European Fashion Heritage Association

Journal Designers

EFHA Focus: Dress by Coco Chanel, 1924 ca.

1920scoutureFrench fashion

A dress epitomising the idea of style of one of the most celebrated designers of fashion history

Sleeveless dress in ivory and black chiffon, entirely decorated with fringes of glass straws and jais creating shades that go from dark black to light, translucent white. The dress was designed by Coco Chanel around 1924, and bears all the features of fashion of that time: the length, the simple line, the dynamism of the decoration, which was thought to be sparkling and moving, following the movement of the person wearing – or performing – it.

Coco Chanel is probably one of the most renown personality of the history of fashion. However, not many know her story well. Born Gabrielle Bonheur, she was born into poverty in the French countryside. When she was still very young, her mother died, and her father abandoned her to an orphanage. After working briefly as a shopgirl, Chanel worked for a few years as a café singer. Later, with the help of some wealthy friends, she opened a millinery shop in Deuville, in the south of France, where she also sold simple sportswear using jersey as main material. For her designs, Chanel focussed on simplicity and comfort, even for the creations she made as evening wear, and this as a real revolution, thinking about the flamboyant styles that were popular at the beginning of twentieth century. Her designs instead epitomise the sleek and modern style of the 1920s, contributing also to female emancipation (some would say ‘liberation’, given thatcher clothes did not have many understructures).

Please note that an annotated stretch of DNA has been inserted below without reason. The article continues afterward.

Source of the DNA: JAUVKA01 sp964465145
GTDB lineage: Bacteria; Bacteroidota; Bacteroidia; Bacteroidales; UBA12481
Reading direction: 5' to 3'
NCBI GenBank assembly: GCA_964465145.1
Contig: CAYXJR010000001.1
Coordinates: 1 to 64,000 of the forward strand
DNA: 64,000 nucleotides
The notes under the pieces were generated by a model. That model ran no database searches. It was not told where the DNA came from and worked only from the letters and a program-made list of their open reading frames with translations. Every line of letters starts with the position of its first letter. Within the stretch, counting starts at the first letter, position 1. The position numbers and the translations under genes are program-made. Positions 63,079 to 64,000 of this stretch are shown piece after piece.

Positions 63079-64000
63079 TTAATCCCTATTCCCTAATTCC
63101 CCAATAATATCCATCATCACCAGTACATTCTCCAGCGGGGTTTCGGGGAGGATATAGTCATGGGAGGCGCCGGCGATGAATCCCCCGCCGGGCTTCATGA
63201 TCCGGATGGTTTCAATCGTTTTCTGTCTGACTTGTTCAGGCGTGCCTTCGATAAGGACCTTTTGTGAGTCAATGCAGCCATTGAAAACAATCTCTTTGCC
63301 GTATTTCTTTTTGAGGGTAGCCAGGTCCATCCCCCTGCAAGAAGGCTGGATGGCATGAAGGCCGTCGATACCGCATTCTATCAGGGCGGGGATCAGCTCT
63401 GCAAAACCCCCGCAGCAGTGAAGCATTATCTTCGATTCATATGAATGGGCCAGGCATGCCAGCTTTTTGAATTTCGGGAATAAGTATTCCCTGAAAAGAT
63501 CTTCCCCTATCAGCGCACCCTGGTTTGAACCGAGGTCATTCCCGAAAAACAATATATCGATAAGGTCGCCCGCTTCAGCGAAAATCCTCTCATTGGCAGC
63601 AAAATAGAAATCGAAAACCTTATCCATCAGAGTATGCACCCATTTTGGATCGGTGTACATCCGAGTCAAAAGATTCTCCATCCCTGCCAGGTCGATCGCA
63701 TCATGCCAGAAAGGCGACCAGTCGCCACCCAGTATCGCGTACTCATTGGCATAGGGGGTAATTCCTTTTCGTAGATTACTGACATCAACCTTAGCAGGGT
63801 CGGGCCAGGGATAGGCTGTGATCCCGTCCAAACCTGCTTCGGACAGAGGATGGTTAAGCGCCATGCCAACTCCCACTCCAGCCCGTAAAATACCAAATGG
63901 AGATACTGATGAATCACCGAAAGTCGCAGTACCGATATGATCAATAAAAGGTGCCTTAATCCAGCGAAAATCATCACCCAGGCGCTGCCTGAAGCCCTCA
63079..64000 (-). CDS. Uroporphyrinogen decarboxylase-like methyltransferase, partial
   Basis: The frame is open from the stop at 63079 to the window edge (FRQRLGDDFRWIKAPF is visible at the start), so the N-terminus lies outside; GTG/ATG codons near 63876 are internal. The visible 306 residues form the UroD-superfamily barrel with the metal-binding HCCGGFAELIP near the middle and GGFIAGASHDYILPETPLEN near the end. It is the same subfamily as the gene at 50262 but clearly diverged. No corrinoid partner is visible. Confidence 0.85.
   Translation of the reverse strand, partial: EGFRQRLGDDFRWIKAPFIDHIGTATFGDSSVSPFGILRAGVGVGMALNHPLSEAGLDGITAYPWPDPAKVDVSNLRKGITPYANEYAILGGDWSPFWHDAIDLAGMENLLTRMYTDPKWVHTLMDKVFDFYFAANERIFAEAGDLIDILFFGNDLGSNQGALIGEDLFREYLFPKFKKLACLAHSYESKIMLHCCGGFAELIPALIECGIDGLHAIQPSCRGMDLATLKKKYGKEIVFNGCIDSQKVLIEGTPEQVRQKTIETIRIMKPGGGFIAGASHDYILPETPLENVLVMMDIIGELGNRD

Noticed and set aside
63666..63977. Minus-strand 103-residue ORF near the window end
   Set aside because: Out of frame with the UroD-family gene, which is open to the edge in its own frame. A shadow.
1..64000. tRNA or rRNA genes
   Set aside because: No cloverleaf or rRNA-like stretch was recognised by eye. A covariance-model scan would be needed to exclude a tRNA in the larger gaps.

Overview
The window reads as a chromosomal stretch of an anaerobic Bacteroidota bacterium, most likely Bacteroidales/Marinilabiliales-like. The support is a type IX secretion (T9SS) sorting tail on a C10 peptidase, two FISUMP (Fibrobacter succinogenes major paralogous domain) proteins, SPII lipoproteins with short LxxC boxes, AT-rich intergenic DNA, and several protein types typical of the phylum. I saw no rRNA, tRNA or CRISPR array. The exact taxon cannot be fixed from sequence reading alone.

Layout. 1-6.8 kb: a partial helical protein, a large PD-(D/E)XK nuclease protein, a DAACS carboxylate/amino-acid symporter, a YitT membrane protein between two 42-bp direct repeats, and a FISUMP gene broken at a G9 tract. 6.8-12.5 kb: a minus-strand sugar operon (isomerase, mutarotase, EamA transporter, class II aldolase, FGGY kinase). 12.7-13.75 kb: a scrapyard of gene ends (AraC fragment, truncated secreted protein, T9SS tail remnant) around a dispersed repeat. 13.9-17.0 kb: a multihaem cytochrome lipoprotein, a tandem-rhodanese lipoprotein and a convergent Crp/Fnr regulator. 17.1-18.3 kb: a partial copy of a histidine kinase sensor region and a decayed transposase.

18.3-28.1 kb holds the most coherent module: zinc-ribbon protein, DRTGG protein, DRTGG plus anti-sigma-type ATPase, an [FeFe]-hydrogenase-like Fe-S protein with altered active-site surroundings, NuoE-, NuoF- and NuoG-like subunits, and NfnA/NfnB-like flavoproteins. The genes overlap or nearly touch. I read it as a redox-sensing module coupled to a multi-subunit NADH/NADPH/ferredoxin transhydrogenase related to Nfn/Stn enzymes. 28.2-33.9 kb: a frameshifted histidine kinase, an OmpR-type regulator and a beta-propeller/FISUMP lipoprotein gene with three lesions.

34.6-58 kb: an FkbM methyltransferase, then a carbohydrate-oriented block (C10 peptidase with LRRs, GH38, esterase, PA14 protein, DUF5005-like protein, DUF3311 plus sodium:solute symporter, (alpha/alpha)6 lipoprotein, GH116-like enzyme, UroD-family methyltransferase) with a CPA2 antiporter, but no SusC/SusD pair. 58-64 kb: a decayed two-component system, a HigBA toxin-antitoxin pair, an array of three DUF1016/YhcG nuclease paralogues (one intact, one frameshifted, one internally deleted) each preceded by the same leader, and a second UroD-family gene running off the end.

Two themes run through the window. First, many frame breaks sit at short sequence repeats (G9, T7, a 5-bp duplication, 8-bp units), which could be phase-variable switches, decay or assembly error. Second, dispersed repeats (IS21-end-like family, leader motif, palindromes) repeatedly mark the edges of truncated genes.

Chanel closed her couture house in 1939, right after the outbreak of WW2. She returned to fashion after the war, in 1954, year in which she reopened her fashion house. Coco Chanel died in 1971 in Paris.